22. avatar Paul53, says:

    Life is a health risk and has a 100% death rate! Just thought I’d throw that in there. Meanwhile I’m putting all my guns on a strict diet.
    Don’t moderate me bro!

  23. avatar John S. says:

    They can’t/won’t do confiscation just yet. That is not where gun control is headed in the near term. They want to make it expensive and difficult. Because of recent court cases they can’t make it TOO expensive, or TOO difficult. They are testing the waters to see just how much they can actually TAX it; but that’s not enough.

    My theory on the direction of gun control as follows:
    Because of Obamacare in 10-20 years most private healthcare in the sense we know it will not exist.
    The cost of healthcare to those who are not low income or federally subsidized will be too much for the average person to afford. Therefor we will all receive “Free” Government healthcare. As a condition of the universal, in theory optional but in practice mandatory healthcare certain activities will mean you pay a lot more for your healthcare. Afterall; the Government is now paying to take care of you so they have a RIGHT to tell you what you can and can’t do.
    I envision that besides smoking the most expensive “behavioral” cost added to an individuals healthcare will be firearms ownership. If your doctor finds out you own firearms (many are now asking this question; it is going into E health records and will be available forever) then it will be DEMANDED you either give up your guns or you pay more. Failure to do so will result in huge fines and a suspension of all healthcare.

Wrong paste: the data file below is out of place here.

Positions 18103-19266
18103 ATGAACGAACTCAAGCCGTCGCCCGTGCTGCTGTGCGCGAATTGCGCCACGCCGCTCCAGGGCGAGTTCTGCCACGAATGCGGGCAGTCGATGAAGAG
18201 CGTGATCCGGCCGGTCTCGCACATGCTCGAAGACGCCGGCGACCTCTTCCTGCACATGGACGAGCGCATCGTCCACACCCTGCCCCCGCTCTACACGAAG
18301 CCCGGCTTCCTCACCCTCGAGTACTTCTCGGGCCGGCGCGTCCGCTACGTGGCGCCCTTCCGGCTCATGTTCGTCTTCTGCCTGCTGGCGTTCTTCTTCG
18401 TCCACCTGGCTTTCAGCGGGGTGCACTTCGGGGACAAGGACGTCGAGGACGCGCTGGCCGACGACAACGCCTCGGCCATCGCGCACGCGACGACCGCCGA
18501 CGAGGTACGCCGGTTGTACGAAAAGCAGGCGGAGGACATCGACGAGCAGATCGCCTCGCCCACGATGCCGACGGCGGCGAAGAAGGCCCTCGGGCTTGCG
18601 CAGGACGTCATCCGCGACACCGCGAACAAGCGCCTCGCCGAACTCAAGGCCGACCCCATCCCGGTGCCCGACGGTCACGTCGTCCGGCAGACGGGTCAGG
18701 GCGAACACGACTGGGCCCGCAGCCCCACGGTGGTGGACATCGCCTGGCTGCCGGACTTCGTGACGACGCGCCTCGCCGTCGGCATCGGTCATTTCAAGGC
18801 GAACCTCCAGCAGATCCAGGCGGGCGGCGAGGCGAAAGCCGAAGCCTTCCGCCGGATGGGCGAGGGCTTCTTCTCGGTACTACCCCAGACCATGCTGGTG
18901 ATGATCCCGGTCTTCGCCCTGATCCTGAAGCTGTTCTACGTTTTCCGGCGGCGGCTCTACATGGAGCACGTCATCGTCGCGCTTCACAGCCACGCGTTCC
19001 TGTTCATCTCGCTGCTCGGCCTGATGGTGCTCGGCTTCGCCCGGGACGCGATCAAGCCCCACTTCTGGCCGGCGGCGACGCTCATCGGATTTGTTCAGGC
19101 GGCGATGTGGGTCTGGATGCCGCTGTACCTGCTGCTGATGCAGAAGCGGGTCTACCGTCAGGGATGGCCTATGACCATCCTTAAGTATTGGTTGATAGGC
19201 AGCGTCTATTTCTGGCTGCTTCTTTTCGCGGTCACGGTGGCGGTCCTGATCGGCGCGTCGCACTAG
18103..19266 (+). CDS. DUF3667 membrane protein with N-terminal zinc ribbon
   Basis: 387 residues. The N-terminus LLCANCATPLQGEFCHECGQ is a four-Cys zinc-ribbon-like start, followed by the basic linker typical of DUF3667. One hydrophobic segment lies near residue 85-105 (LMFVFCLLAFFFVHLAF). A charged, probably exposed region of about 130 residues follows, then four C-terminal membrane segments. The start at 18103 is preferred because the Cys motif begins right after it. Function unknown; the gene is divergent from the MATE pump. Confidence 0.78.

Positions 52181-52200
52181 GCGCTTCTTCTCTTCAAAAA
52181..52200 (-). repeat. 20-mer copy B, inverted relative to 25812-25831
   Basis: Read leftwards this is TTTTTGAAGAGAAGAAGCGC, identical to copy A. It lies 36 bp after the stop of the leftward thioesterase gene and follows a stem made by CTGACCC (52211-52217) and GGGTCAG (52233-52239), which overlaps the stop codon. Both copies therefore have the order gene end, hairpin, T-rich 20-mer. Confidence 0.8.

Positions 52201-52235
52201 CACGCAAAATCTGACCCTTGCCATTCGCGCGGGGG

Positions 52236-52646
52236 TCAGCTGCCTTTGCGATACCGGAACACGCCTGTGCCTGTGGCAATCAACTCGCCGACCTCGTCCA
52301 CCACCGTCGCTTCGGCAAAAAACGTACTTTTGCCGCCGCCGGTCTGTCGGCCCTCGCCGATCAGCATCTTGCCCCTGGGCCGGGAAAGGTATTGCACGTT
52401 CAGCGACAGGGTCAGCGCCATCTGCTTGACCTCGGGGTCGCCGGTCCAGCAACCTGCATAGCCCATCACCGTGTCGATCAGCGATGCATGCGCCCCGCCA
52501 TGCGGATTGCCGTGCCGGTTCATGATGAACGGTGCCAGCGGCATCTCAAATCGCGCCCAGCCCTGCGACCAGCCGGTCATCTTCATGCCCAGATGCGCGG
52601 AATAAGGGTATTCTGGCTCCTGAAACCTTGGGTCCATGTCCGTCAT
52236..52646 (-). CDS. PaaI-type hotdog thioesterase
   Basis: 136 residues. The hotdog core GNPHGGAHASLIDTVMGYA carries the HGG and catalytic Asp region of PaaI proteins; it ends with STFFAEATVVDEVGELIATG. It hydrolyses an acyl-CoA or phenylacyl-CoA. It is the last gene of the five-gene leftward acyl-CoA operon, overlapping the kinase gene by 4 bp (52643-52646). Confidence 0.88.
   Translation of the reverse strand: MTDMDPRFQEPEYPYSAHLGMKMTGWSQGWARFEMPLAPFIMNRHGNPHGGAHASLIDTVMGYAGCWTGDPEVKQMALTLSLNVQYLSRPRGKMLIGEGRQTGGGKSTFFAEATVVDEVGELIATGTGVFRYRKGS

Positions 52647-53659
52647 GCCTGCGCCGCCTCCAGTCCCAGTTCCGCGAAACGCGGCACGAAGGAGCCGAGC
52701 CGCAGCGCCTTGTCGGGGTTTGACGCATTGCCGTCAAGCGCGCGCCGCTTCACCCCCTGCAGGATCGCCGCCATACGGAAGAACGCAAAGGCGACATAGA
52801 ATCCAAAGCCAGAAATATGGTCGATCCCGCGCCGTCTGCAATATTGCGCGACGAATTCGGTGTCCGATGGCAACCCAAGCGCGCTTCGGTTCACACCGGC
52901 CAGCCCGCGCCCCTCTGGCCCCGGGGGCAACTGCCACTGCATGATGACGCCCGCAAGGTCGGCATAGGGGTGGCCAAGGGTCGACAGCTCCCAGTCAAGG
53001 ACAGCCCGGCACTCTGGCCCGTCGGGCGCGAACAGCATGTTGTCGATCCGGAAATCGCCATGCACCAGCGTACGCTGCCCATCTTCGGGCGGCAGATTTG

Moreover; other methods will be used to collect data on who owns firearms. Children will increasingly be asked about guns in the home, as will employers, especially Government employers.

    The future is really looking 1984 guys…stay frosty.

    1. avatar Pseudo says:

      Your grasp of what’s involved AHCA is so distorted that it’s going to be difficult to respond to you. There is no public option. The government isn’t paying for our healthcare and there’s nothing in the AHCA that goes beyond Medicare. The entire point of the registry and getting enough people to join is so money paid to private insurers by people with lower risk subsidizes the premiums of those at high risk. That’s how insurance works and ObamaCare is forcing people to get (private) insurance so the insurance markets work better. The perceived increase in cost caused by the law is because the shittier cheaper plans don’t meet minimum standards. This has nothing to do with an increase in the cost of healthcare. It was completely disingenuous of Obama to say ‘if you like your plan, you can keep it’ and the argument that people should have the freedom not to get insurance is a great argument against ObamaCare. Hate it all you want, but it has nothing to do with this article.

  24. avatar rlc2 says:

    Doctors For America started as an ObamaCare sockpuppet group. Murthy was simply getting his Chicago Thugz Crew payoff as his actual medical creds contained no practice with patients or much business experience. Which might come in handy as Surgeon General…but of course the Atlantic can’t report on THAT little inconvenient truth as it might not fit the Narrative and besides might be a bit much to analyze fof the “I’m so smart just look at whats on my coffee table east coast wannabe cool kids club”.

  25. avatar Ontheotherhand says:

    That’s why you build a relationship with your doctor John S., I don’t see people not affording healthcare within the next 10- 20 years, I see it in the next 30. If a doctor won’t treat you because if politics or an insurer won’t insure you, then find someone else that will.